I’m a big advocate of breastfeeding if that’s your choice as a mother. It was my choice and I was personally breastfeeding or pregnant for the better part of six years starting at age 36. It was one of the most interesting experiences I’ve ever had, probably next to pregnancy and delivery! The health benefits for baby are clear, the bonding is amazing and despite the horrible parts I’m about to discuss, I actually loved it.
After delivering my first baby, I was prepared for many of the crazy things I was about to endure: being terrified to sneeze or use the bathroom for fear I’d rip my stitches out, having my hair fall out at a terrifying rate, sore and cracked nipples, pumping, and of course, no sleep and erratic emotions. These were all things family and girlfriends had warned me about, so I was braced for the ride.
However, the stuff no one warned me about though, was a lot worse.
DMER – Dysphoric Milk Ejection Reflex
I had only had my first baby home for a few days and I was of course exhausted like I’d never been before, had just reconnected with my mom after a year of not speaking and my grandmother had just passed away, so when I was feeling some intense emotions with nursing, I didn’t think much of it. Lola and I had a rough start to breastfeeding, but I was adamant that we figure out the latch and deal with my copious milk supply. I had so much milk and it would spray so much and so fast that she was choking every time we fed.
But that wasn’t the half of it. Every time I fed her I got this overwhelming wave of sadness. It was sudden, intense and felt like total and utter doom. After a minute or two it would pass and I’d feel pretty normal again.
I assumed it was part of being one big ball of hormones after giving birth, but months later it was still happening. I mentioned it to Joe and we started calling it the “milk sads”. It was so intense that I started getting a little anxious before feedings knowing it was going to happen. In time, I got used to it but always wondered what the heck it was.
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In my doctor head, I figured it had something to do with dopamine and prolactin (prolactin, one of the hormones that makes us lactate, lowers dopamine and vice versa) but I was too busy – and too tired – to look into it much beyond that.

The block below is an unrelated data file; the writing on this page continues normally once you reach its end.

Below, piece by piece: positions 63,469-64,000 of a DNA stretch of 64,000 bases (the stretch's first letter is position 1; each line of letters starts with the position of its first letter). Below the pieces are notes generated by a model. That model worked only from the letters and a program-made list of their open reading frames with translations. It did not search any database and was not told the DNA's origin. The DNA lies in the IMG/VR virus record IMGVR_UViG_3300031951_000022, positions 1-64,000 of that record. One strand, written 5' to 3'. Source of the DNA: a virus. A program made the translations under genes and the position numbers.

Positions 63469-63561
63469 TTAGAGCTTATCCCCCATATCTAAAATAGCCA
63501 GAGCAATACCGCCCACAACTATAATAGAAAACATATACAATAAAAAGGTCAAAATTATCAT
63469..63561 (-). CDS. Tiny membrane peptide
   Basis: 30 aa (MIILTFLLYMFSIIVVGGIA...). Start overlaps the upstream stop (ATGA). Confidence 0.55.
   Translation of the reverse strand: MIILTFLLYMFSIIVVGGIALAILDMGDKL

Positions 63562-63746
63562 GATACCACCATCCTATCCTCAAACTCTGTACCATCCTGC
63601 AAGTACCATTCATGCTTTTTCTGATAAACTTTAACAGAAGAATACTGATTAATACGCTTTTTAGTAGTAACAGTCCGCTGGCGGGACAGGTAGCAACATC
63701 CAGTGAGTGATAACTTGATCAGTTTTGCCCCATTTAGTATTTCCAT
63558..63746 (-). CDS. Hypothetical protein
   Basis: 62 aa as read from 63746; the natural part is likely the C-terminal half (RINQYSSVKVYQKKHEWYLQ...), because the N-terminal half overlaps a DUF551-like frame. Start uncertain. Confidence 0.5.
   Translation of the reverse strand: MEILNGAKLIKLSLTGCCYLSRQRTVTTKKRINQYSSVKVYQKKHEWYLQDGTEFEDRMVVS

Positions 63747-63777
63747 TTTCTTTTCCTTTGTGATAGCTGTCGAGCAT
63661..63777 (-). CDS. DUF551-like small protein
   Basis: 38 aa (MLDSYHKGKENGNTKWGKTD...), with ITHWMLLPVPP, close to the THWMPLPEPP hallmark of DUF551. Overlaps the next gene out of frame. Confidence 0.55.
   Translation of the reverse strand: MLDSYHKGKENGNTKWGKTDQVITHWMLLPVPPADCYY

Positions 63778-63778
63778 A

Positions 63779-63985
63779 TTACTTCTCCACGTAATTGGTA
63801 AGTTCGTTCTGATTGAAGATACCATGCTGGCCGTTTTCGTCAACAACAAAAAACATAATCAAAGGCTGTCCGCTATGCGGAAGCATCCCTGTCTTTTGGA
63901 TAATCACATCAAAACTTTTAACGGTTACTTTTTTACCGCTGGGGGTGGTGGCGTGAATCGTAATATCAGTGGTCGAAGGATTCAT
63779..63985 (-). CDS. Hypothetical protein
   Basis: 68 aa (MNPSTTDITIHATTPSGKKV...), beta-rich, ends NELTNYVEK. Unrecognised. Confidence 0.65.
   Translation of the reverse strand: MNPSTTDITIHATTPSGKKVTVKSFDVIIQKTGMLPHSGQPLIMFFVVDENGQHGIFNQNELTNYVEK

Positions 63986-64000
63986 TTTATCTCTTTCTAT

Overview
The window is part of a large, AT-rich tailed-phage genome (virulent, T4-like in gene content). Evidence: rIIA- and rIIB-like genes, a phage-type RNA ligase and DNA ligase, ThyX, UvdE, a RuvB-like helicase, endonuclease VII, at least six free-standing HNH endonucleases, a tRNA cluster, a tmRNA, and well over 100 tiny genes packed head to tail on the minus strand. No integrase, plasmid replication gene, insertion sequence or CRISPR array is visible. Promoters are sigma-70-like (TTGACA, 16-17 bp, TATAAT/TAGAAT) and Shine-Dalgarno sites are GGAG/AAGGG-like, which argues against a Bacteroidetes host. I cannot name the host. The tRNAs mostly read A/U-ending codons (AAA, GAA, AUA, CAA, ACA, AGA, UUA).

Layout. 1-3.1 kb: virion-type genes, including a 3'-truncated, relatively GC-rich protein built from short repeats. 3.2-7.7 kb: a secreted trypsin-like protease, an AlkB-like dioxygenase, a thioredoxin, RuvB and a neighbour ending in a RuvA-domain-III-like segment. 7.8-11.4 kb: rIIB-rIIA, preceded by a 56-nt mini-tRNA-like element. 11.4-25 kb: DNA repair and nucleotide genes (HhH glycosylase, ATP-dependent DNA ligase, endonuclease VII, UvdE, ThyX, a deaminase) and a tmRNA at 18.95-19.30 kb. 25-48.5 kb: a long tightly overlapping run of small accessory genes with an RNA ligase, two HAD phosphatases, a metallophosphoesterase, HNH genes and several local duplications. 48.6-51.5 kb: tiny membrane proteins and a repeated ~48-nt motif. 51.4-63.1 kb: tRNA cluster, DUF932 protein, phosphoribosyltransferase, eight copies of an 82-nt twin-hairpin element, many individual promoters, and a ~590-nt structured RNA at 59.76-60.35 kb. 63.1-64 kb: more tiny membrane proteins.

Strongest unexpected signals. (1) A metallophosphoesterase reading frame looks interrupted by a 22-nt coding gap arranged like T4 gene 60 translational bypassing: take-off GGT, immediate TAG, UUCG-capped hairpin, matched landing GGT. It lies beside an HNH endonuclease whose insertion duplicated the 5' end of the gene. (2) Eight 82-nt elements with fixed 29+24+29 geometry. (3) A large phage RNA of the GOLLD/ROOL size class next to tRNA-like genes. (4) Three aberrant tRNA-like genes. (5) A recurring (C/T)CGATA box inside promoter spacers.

When I had my second baby, it happened again. Right away I got that rush of gloom and doom every time I nursed Gigi. I decided to take a look and see if this was a “thing” – if it was, it certainly wasn’t anything anyone warned me about. As I typed in “sadness with n…” into Google, before I even spelled out ” nursing”, it popped up. Clearly this is a thing! It’s called Dysphoric Milk Ejection Reflex and it is exactly what I thought: dopamine plummeting as prolactin spikes to cause the milk let down.
Dopamine is one of our happy brain chemicals. It’s responsible for motivation, focus and a positive outlook.
Even on a good day, I’m low dopamine so perhaps this is why this happened for me. And while I couldn’t find any conclusive research, I’m curious if this phenomenon happens more for women with PCOS. In my practice, most women with PCOS have issues with either low dopamine and/or high prolactin. Curious, huh?
DMER is not the same as postpartum depression. Its transient and a direct result of this temporary spike in prolactin before let down. After a few minutes things level out again. But it feels truly dreadful. For me the feeling is definitely sadness and gloom, but for some women with DMER, the feeling is more anxiety or agitation. Either way, there’s nothing you can do about it as long as you keep nursing.
There are great herbs and nutrients to boost dopamine, but those would all lower prolactin and that’s not good for your milk supply – nor are they nutrients/herbs that I’d recommend to a breastfeeding woman.
But it certainly helps to know that’s what it is! And while you can’t take something to fix it while you are nursing since it is simply part of the hormonal cocktail your body does to make and release milk, you can keep in mind that it’s a real chemical reaction that is a normal part of nursing due to prolactin’s effect on dopamine in your brain and that it will pass. This helped me just let it be for a few moments as I began each nursing session. I looked down at my sweet baby and knew I’d feel better soon.
For more info on DMER click here.
It’s Beginning To Look A Lot Like Menopause
Bring on the hot flashes and vaginal atrophy. Pregnancy is a time of high estrogen and high progesterone. The progesterone makes sure baby stays put and the estrogen is, amongst other things, responsible for the glow….and all that hair! (This high estrogen keeps our hair in its last growth phase before falling out, so we don’t shed much and have the thickest hair of our lives.